South Sudan rebels sign truce deal with govt
JUBA (AFP) - South Sudan has signed a ceasefire with the largest of several rebel groups which threaten the stability of the world's newest nation, the government said on Tuesday.
The deal to integrate an estimated 1,800 guerrilla fighters into the South's army comes after rebel chief and renegade general George Athor was killed by government forces in December.
"The Republic of South Sudan has signed an agreement with the former rebels of George Athor, in which they have agreed to the amnesty laid down by President Salva Kiir," Information Minister Barnaba Marial Benjamin told AFP.
The pact was signed on Monday in Pigi county, a rebel base in the troubled eastern state of Jonglei.
"They immediately declared a ceasefire after the signing," Benjamin added.
Rebel spokesman James Nuot said their forces would integrate into the South's army after leaders were promised senior positions in the government and military, without giving further details.
"We reached agreement because we decided to reconcile with the government, and because the government accepted what we need from them," Nuot told AFP.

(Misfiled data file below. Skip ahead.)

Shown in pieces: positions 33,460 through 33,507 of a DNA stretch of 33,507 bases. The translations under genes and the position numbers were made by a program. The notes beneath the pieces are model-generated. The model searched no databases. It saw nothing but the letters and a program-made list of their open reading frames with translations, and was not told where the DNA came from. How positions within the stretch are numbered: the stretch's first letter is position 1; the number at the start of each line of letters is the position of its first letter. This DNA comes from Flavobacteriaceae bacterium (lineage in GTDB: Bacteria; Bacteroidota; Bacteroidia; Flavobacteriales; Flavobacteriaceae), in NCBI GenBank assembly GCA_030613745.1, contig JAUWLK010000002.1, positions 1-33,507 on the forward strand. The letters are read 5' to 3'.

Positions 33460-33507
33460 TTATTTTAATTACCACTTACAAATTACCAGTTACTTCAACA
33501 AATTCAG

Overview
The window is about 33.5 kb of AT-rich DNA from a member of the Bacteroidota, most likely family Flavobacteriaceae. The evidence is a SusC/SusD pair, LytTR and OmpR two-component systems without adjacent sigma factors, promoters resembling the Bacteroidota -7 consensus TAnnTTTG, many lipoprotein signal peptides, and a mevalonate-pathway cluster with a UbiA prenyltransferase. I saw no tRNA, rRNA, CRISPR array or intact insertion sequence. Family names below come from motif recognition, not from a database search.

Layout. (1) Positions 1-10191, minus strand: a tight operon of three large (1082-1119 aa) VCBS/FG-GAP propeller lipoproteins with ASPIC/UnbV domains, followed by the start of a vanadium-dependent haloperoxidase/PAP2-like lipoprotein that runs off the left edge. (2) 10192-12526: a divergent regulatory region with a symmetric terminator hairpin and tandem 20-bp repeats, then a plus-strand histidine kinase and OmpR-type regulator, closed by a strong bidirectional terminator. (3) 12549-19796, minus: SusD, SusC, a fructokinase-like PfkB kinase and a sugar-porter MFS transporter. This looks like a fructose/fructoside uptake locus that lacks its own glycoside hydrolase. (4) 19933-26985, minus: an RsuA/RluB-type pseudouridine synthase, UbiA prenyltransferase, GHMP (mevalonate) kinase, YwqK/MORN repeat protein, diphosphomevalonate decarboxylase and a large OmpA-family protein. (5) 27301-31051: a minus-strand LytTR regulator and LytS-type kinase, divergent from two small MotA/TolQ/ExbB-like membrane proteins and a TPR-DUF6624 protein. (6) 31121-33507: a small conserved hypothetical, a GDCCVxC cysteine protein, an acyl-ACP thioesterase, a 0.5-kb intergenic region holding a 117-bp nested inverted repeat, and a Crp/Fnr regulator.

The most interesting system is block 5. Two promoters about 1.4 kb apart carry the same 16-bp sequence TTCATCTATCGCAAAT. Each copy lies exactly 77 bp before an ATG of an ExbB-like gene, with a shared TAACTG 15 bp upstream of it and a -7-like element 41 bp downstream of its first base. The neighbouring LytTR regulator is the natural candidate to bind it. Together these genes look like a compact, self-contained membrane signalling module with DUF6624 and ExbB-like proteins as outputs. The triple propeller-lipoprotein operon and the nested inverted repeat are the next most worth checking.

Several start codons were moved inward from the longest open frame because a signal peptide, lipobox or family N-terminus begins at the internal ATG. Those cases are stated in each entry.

South Sudan had accused Athor of acting on behalf of Sudan in a bid to destabilise the country, which won independence in July after the end of a two-decade civil war with Khartoum.
Despite a peaceful split, both nations accuse each other of funding proxy rebel groups across their borders. South Sudan has long claimed that the north backed Athor, a charge he denied.
"This is the biggest of South Sudan's rebel groups, and they will not be used by Khartoum any longer to destabilize South Sudan," Benjamin said.
Athor rebelled in April 2010 after claiming that electoral fraud cheated him out of the governor's post in Jonglei.
"Our forces were not funded by Khartoum -- we get our own things differently," Nuot said, without elaborating.
Kiir's amnesty has encouraged several groups to end their rebellions but Athor's militia -- the South Sudan Democratic Movement/Army (SSDM/A) -- had long been the grand prize for South Sudan.
Instability is a major stumbling block for the new nation, and the guerrilla army turned government is unable to give estimates on how many rebel groups it is battling.
Benjamin said that negotiations with the rebels started before Athor was shot dead in a clash with a border patrol, after allegedly going on a recruitment drive in Central Equatoria state.